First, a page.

Before considering the list of Rule 23 requirements, we must address the implied requirement that the class as defined should be sufficiently identifiable. Oshana, 472 F.3d at 513; see also Alliance to End Represssion v. Rochford, 565 F.2d 975, 977-78 (7th Cir. 1977) (explaining that a class definition must be "sufficiently definite to permit ascertainment of the class members"); G.M. Sign, Inc. v. Franklin Bank, S.S.B., No. 06 C 949, 2007 WL 4365359, at *2 (N.D. Ill. Dec. 13, 2007); Pastor v. State Farm Mut. Auto. Ins. Co., No. 05 C 1459, 2005 WL 2453900, at *2 (N.D. Ill. Sept. 30, 2005), aff'd, 487 F.3d 1042 (7th Cir. 2007). If a class definition requires "the court to conduct an inquiry into the merits of each class member's claim," then it is not sufficiently definite. Id.; see also Kenro, Inc. v. Fax Daily, Inc., 962 F. Supp. 1162, 1169 (S.D. Ind. 1997); Drinkman v. Encore Receivable Mgmt., Inc., No. 07-C-363-S, 2007 WL 4458307, at *2 (W.D. Wis. Dec. 7, 2007).
Plaintiff's class definition includes:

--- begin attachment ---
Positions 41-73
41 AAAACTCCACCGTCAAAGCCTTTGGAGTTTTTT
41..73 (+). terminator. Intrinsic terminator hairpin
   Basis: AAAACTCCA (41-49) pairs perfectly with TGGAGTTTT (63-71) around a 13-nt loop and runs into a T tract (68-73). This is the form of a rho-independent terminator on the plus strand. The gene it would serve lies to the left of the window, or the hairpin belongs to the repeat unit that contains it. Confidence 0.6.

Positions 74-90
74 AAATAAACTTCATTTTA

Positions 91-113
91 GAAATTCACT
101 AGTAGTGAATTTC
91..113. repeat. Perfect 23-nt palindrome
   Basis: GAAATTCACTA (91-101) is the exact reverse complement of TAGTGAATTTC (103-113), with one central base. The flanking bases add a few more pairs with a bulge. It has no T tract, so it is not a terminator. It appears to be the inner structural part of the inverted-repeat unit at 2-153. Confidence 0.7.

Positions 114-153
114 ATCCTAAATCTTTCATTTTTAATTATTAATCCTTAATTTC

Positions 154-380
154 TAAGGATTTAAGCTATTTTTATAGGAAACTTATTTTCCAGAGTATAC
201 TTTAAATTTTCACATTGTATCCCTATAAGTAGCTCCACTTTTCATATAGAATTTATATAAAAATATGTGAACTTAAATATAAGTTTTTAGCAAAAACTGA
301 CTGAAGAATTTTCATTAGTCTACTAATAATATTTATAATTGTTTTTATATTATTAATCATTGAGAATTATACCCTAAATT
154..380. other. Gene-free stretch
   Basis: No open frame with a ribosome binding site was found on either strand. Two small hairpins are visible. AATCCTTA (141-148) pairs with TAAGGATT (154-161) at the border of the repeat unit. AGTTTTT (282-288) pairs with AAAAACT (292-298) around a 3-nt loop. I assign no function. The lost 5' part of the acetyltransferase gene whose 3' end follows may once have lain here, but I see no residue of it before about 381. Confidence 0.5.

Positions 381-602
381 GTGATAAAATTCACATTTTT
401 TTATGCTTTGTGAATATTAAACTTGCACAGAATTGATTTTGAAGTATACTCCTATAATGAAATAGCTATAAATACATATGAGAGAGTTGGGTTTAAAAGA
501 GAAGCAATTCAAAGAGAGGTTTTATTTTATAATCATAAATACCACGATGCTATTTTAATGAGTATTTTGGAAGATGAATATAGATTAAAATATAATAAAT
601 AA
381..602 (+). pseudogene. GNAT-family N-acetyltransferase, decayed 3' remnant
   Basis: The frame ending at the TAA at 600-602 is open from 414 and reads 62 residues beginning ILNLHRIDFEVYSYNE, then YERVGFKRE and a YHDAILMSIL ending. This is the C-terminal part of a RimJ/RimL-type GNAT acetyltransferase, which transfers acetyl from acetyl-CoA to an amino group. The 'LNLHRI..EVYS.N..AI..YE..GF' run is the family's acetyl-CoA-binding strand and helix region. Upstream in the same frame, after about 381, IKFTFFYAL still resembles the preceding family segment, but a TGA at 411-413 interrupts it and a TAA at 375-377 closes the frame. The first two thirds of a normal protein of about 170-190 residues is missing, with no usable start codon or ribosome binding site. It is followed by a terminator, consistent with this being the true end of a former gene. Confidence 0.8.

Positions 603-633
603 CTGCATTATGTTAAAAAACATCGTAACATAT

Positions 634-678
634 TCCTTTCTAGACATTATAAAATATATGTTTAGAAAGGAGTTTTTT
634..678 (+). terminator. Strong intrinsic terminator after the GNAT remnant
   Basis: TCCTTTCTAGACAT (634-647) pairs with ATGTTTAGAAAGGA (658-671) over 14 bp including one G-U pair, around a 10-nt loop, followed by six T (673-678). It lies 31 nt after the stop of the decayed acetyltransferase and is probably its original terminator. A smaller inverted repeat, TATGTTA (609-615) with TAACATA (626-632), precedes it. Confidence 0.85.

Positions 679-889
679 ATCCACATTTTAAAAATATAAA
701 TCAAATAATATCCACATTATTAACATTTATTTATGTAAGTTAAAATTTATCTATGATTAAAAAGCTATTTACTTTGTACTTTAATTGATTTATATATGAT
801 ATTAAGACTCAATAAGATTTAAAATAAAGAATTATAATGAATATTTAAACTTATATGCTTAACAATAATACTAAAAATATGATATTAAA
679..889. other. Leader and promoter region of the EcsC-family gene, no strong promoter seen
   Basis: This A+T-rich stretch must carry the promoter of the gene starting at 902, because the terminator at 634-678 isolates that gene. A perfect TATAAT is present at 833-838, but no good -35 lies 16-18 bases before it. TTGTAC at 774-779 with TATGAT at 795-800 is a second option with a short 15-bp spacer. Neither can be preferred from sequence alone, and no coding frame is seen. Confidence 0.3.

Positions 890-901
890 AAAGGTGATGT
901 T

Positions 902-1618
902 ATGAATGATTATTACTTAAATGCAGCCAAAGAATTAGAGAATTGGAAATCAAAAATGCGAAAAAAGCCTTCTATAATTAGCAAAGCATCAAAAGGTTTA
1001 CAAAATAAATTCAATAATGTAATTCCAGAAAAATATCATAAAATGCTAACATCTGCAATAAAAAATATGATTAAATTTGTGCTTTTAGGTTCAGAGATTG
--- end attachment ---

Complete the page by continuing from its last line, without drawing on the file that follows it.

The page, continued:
(a) all persons with Illinois fax numbers; (b) who, on or after a date four years (Telephone Consumer Protection Act - Count I), three years (Illinois Consumer Fraud Act - Count II), or five years (conversion - Count III), prior to the filing of this action, (c) were sent advertising faxes by defendant (d) and with respect to whom defendant cannot provide evidence of express consent or an established business relationship prior to the transmission of the faxes. (Plaintiff's Mot. for Class Cert. at 1) (emphasis added). The fourth requirement of this class virtually mirrors the statutory language of the TCPA and would requirethe court to investigate -- and the Defendants to provide evidence regarding -- the relationship between each potential class member and the Defendants. Kenro, 962 F. Supp. at 1169. In a practical sense, requiring a court to evaluate the facts surrounding the alleged transmission of each fax would "swamp the benefits of class-action treatment." Pastor, 487 F.3d at 1047 (discouraging class-action treatment if a separate evidentiary hearing is required for each class member's claim). Thus, Plaintiff's class is not sufficiently identifiable to permit certification.*fn1